Teens and Muscle-Building Supplements

Muscle-building dietary supplement access and misinformation may be common for teens

(RxWiki News) Although muscle-building supplements are not recommended in teenagers younger than 18, teens may have easy access to them, a new study found.

The American Academy of Pediatrics does not recommend creatine and testosterone boosters in young teens. However, past research suggests that young teenage boys often take supplements in an effort to increase their muscle mass. These supplements are often found in health food stores and may include protein supplements, steroids and other muscle-enhancing substances.

The researchers behind this study wanted to find out whether health food stores would actually recommend and sell supplements like testosterone and creatine to young teens.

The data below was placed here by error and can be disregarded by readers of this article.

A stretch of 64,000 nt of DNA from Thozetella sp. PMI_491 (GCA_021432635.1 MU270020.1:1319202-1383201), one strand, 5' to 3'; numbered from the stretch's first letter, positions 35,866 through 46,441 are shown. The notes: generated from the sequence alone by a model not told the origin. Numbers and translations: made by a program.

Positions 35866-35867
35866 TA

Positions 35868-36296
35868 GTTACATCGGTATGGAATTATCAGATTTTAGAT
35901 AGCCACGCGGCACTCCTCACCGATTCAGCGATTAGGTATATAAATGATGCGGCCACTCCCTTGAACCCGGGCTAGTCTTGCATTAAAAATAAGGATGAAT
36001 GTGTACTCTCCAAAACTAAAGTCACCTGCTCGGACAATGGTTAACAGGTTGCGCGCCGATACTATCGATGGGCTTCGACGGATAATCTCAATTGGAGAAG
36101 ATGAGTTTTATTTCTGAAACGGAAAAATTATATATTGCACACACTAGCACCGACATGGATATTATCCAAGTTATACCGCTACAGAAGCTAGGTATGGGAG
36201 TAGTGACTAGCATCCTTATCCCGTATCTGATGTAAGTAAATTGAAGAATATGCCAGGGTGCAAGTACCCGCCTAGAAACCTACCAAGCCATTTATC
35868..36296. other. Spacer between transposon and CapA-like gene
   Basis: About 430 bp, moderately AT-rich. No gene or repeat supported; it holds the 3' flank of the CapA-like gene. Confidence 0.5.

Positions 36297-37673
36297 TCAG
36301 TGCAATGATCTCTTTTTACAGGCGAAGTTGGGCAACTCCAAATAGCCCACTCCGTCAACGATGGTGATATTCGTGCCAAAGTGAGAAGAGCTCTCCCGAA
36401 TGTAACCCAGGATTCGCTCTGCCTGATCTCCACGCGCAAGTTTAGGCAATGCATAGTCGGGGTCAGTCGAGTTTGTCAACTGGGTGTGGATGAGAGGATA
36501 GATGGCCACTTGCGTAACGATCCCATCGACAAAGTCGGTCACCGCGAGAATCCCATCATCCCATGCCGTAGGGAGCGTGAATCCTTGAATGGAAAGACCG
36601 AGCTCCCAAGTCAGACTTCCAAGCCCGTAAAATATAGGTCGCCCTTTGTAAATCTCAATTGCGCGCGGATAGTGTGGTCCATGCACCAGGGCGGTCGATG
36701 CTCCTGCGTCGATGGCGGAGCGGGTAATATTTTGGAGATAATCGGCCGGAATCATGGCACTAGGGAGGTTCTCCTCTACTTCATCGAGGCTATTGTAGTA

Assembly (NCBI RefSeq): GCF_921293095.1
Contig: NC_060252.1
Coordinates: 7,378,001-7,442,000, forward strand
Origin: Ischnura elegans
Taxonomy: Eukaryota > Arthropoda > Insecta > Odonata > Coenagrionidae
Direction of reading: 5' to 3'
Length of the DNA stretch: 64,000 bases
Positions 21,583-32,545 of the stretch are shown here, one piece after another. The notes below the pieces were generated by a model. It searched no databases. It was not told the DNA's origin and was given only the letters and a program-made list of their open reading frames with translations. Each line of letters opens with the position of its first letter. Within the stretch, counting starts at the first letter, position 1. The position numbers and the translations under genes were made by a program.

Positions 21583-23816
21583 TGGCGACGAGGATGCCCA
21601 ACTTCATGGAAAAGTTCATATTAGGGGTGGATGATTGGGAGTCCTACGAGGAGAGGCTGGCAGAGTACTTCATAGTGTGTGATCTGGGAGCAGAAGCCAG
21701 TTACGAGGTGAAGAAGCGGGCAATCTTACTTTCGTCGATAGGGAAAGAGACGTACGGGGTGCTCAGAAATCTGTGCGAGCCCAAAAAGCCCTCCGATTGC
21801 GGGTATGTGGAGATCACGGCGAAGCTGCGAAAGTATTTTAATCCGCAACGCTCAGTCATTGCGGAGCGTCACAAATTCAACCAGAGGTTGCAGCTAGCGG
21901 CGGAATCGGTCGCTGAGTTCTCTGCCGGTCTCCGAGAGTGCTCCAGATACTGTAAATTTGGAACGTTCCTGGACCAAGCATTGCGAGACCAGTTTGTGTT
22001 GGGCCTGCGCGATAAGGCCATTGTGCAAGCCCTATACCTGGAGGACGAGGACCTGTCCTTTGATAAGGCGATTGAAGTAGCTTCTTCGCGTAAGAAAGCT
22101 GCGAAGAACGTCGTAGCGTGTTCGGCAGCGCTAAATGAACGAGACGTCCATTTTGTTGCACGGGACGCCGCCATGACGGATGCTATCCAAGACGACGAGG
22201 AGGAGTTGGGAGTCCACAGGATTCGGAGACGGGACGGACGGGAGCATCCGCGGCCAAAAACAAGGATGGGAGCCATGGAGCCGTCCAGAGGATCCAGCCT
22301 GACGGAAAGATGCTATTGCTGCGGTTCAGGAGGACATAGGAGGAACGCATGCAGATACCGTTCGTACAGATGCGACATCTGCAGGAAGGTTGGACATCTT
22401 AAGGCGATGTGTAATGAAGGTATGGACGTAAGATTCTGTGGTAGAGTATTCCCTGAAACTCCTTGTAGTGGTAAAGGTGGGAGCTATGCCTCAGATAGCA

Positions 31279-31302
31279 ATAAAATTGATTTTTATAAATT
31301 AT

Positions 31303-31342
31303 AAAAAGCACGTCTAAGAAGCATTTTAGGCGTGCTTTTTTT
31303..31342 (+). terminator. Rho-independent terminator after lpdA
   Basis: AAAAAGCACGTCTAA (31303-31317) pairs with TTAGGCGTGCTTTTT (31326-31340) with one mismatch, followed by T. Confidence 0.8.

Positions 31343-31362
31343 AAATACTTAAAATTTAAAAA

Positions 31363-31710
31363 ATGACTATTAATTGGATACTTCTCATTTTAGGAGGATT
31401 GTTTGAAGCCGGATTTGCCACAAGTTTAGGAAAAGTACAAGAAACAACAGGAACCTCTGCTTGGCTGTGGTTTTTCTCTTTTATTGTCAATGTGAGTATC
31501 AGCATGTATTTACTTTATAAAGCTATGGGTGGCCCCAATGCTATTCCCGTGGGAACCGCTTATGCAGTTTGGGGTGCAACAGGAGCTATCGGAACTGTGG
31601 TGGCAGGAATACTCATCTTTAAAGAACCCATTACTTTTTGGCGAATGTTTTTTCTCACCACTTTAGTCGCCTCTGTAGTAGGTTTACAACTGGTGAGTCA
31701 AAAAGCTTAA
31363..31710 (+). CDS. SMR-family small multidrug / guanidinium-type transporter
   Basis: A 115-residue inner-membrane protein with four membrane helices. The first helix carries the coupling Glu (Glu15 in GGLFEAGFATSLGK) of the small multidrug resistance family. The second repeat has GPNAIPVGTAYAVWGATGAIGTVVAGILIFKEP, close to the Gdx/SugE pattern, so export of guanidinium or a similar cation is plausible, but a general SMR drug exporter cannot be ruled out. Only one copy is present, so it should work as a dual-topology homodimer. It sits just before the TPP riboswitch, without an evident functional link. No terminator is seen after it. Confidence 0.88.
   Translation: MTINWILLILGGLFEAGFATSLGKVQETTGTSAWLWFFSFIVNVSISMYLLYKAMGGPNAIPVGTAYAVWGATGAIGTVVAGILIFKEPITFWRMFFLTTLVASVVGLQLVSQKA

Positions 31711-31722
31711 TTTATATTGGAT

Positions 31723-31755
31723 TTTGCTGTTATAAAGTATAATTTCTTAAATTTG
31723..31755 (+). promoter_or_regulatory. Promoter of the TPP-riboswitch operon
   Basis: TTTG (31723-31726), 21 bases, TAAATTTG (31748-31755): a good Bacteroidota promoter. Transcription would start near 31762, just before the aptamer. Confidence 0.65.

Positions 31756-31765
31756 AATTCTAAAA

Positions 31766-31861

Research personnel pretended to be a 15-year-old boy and called over 240 health food stores throughout the nation. The researchers asked for recommendations and particularly about testosterone boosters or creatine if not mentioned at first. They also asked whether a 15-year-old could buy these products.

More than 67 percent of sales representatives recommended creatine, with almost 39 percent doing so without prompting from the caller.

Nearly 10 percent of sales representatives recommended a testosterone booster, this study found.

More than 74 percent of sales representatives stated creatine could be purchased, and about 41 percent stated a testosterone booster could be purchased by a 15-year-old.

Although there is limited data on the use of creatine in young boys, some data has suggested creatine can affect the liver and kidneys and may cause dehydration and muscle cramps, among other problems.

Speak to your child’s pediatrician about safe and healthy ways to improve athletic performance rather than using these substances. 

This study was recently published in the journal Pediatrics.

The authors behind this study disclosed no external funding sources or conflicts of interest.